• 2015_09 - "Threshold of Perception", Scaramouche New York


 Threshold of Perception

 Opening:    Wednesday, September 9, 2015, 6 - 8pm

 Exhibition dates:    September 10 - November 1, 2015


Antonio Scaccabarozzi's body of work is defined by an experimental investigation into modes of vision. Scaramouche is pleased to present his first United States exhibition with an emblematic selection of pieces in collaboration with the Artist's Estate in Milan, Italy. Up until his unexpected death in a motorcycle accident in 2008,  Scaccabarozzi continuously produced and exhibited his work for over four decades, beginning in the mid-60's. Characterized by the use of new materials, his paintings and works on polyethylene sheets reveal an in-depth exploration into visual phenomena, transforming the pictorial mode into brief epiphanies. The result is a rousing ambiguity of situations, accentuated by the awareness that what is before us, our vision, is in continuous evolution.

 Scaccabarozzi's work bears witness to an expanded concept of painting. Each of the presented series in "Threshold of Perception" is generated by a new dialogue with materials and techniques, and forms part of an exemplary path of experimentation into ways of activating surfaces. The process of deciphering the images and their versatility is experienced in phases. In a singular context the apparent pictorial simplicity seen at first glance is attributed to the structural rigor. However, it is far from mechanical, hanging in a complex and restless balance, an illusive combination of asceticism and sensuality. The behavior of light creating constantly varying volumes, structures and surfaces inspires Scaccabarozzi in his late 1960's series Fustellati. Here the surfaces are activated by small (or large) circular "cutouts" or hole punches in the canvas in partial relief. In the 1970's series Prevalences, the artist defines the space through colored dots arranged by exact calculations that become ever more aerial; the resulting surface pulses with a created rhythm. A similar calculative method is used in the Injections series of the early 80's, made with a needle to infuse raw canvas with a precisely identified and documented "dose" of acrylic paint to achieve a chromatic field of dots. In the case of polyethylene, which Scaccabarozzi used in his Plastiche and Banchise works beginning in the mid-90's, it revealed itself as the perfect material, a synthesis of movement, form and color; superimposed in layers, the material's mobility and transparency give shape to the concept of painting as a threshold, a sensitive membrane between the visible and invisible.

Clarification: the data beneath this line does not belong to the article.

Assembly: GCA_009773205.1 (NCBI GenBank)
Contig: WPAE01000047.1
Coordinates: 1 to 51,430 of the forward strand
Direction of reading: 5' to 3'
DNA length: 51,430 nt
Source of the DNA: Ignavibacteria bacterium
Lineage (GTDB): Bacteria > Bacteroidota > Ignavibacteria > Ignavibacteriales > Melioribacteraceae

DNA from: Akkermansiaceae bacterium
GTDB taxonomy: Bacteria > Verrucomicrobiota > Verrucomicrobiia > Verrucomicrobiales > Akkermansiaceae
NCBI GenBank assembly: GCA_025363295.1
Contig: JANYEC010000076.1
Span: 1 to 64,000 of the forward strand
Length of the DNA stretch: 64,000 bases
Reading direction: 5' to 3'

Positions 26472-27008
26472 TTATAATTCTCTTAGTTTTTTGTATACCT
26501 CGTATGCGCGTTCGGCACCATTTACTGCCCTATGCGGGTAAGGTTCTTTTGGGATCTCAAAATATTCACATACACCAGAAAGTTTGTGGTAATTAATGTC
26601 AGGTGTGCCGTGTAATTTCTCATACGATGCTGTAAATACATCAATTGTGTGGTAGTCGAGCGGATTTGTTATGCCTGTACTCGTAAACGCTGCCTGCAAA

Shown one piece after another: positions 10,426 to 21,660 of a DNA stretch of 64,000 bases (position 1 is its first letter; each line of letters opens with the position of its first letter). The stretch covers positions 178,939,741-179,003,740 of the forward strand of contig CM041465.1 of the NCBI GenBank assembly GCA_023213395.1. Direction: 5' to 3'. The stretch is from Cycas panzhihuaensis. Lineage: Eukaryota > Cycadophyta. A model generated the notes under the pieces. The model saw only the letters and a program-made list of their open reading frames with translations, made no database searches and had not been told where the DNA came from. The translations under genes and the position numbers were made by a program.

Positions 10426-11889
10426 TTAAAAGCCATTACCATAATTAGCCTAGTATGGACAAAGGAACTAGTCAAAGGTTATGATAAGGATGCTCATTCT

The recurring presence of the color blue is another exacting choice. In the Western world blue resonates as the most neutral of colors. There is no other color that embodies such a graceful reputation in all of its shades and nuances. Blue resonated with the artist beyond its superficiality as a color of depth, of transcendence, and of distance. Art historian Elisabetta Longari notes an affinity between Scaccabarozzi's work and that of Yves Klein, "Irrespective of the references which can be established through their common use of the monochrome and an affection for the color blue, above all the two artists seem to share a calling for the void, a void full and pregnant like the silence following music, and the impetus toward the infinite... The void into which Klein leapt in his 1960 action-cum-manifesto, Saut dans le vide (Leap into the Void), is the space in which to introduce the work of Scaccabarozzi. If it's true that the role of a poet is to safeguard the blue, the distance, then Scaccabarozzi is a poet who investigated the mechanisms of vision and affirmed its enchantment. His art is the opening into an endless indefinite space."


Antonio Scaccabarozzi (1936 - 2008, Lecco-Milan, Italy) studied at the Castello Sforzesco School of Applied Arts in Milan. His work has been published and exhibited extensively since the early 70's, and continuing with avid dedication following his tragic death in 2008. An affirmed 'outsider' who shied away from the glamour of the art world, he was a free spirit, an uncompromising ascetic devoted to his art. While not anchored to any specific "School" or movement, Scaccabarozzi's work was consistently shown and considered alongside the most important figures of the time such as Getulio Alviani, Agostino Bonalumi, Antonio Calderara, Enrico Castellani, Gianni Colombo, Dadamaino, Piero Dorazio, Giorgio Griffa, François Morellet, and Jorrit Tornquist. Notable solo exhibitions include Galleria del Cavallino, Venice; Galerie Katharina Krohn, Basel; Galleria Lorenzelli, Milan; Lydia Megert, Bern; Galerie Ubu, Karlsruhe; Sleeper, Edinburgh; Kunsthistorisches Institute, Bonn University; Galerie Hoffmann, Friedberg; Cairn Gallery, Pittenweem, UK; Galerie Katrin Rabus, Bremen; Foundation Antonio Calderara, Vacciago di Ameno, Italy; Galleria P420, Bologna; Nuova Galleria Morone, Milan. Recent group exhibitions include Kunstgalerie, Bonn; Galerie La Ligne, Zurich; Galerie Petr Zaloudek, Prague. Clement & Schneider, Bonn is forthcoming this Fall.


52 Orchard Street 
New York, NY 10002, USA
+12122282229 / scaramoucheart.com


Image: Antonio Scaccabarozzi, Canvas Injections C, cmc 3,5/cmc 0,5 x 7, Blu Ultramarine, 1980, 18.5 x 18.5 in.